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[personal profile] ursula very kindly asked me about:

1. Chinese historical dramas

When I first moved to California lo these many years ago, friends of mine were very much fans of Hong Kong action cinema, so about once a week I went with them and saw a double feature of whatever was playing with English subtitles at the local theatre -- films by John Woo, Ringo Lam, Wong Jing, Tsui Hark, and many other directors who were working in the 80s and early 90s. Having grown up in a small town (although large by local standards) in the Midwest, these movies were like absolutely nothing we had ever seen before in our lives, and I loved them and wanted more, and since more of exactly that was hard to come by, my interests quickly expanded into all sorts of (subtitled) Chinese-language visual media, such as music videos and television dramas.

Twenty-five years on, it is relatively easy to find Chinese-language TV shows available streaming, so I am spoilt for choice. I love the non-historical ones too (Nirvana in Fire! The Sweetness in the Salt!) but just now I am really enjoying very long (50+ episodes), very detailed historical costume dramas which play out (in very romanticised biased form, of course) some period of Chinese history. The first I saw was Qin Empire II: Alliance, which I finished just a few months back -- it is the middle of a trilogy about the power struggles of the Warring States period (5th century BCE to 221 BCE) and how one particular state (Qin) ended up in a position to briefly create a unified Chinese empire. (Alas, only this part of the trilogy is available on Netflix, but I keep hoping they'll get the rest.) Having finished that one, Netflix pointed me towards King's War, which is not directly related but a perfect follow-up, since it focuses on how the Qin empire failed and quickly fell apart and all the differing factions trying to bring it down and either a) restore something like the previous status quo of lots of different states in some sort of power balance or b) create their own unified empire with themselves on top. I am about 35 episodes into it and really enjoying it -- and I just realised this touches on a bonus interest as well, since the Chu-Han contention is what happened after the Qin empire collapsed and the two most powerful rebel leaders started fighting over who would actually be in charge.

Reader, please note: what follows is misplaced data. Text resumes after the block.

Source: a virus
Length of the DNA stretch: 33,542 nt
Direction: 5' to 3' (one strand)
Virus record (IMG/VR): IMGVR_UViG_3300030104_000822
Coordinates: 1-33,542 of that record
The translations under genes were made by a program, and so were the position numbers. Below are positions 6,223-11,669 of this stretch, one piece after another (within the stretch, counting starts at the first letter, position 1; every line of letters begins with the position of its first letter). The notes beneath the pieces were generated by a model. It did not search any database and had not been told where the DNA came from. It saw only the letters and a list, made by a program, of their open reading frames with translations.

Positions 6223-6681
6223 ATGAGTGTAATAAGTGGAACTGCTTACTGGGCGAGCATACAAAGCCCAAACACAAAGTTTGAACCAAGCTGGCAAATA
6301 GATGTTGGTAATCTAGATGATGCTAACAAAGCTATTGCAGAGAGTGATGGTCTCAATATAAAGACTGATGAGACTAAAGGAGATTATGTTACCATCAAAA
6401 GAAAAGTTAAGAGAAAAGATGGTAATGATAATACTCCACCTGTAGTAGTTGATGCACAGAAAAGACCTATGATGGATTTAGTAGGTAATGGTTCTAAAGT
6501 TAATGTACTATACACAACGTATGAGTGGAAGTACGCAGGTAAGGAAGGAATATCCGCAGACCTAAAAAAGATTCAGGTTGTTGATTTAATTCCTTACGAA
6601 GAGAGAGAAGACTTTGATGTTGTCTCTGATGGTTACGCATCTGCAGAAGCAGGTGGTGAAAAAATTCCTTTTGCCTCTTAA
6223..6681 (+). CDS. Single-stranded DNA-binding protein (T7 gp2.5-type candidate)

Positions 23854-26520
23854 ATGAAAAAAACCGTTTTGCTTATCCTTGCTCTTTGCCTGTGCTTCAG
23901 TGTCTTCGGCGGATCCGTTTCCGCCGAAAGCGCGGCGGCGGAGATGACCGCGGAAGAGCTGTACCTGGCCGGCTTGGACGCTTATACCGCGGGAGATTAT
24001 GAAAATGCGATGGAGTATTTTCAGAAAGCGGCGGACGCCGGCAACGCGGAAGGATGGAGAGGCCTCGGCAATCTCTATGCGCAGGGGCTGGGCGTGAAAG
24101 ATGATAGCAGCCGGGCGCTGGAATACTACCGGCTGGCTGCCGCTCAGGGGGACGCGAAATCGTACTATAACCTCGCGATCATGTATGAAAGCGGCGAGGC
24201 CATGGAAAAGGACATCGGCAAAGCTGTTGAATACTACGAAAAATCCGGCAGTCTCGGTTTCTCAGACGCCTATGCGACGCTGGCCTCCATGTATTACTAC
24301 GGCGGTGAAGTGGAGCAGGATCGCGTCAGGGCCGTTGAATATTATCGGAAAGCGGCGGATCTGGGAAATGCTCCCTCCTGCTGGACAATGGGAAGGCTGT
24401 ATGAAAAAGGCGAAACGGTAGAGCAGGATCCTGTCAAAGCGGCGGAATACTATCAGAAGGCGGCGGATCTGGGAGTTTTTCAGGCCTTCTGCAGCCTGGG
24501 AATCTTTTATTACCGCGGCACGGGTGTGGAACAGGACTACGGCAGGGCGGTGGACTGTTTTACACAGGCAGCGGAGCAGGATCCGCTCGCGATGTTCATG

2. gel pens

I do like gel pens, but should I have listed them as an interest? Perhaps not, as I do not have much to say about them; I like the Sakura Gelly Rolls, they have a good variety of colours and effects (metallic, glitter, shadow), and a lovely ink flow; there is a nice trick where one sketches a little something and then quickly dips a brush in and 'paints' with the ink to fill in the sketch. I am not an artist by any stretch of the imagination but I do have fun with colours when time allows. And, all right, with more thought it occurs to me that I am easily tempted into buying gel pens collections, I have at least two more readily available... but still, am I interested in them? Hmmmn. I suppose the interests are really 'things I like enough that they are significant to me' so -- yes, gel pens. I like the colourful and sparkly and varied.

3. The Colours of Madeline

This is a middle grade (maybe YA but I would say middle grade) fantasy trilogy by Jaclyn Moriarty which I loved dearly when I read it in 2016; I am terrified to reread it in case it does not hold up. It is portal fantasy, sort of -- letters are being exchanged between our world and a fantasy world -- and it is very, very funny in a snarky way, but what I loved most about it is the fantasy world is made up of literalisations of idioms of our world, so there are colour storms which cause huge physical & emotional effects, and the names of places read like a very well-read child playing pretend with a map -- there is a place called the Cat Walk where, yes, people go and watch cats walking -- and yet I never found it twee and frequently found it numinous. I know younger people in the system fell in love with it, so it is hard to say how the books would read to someone who is without that perspective, but for us they were magical.

If anyone would like me to ask them about some of theirs, please comment.
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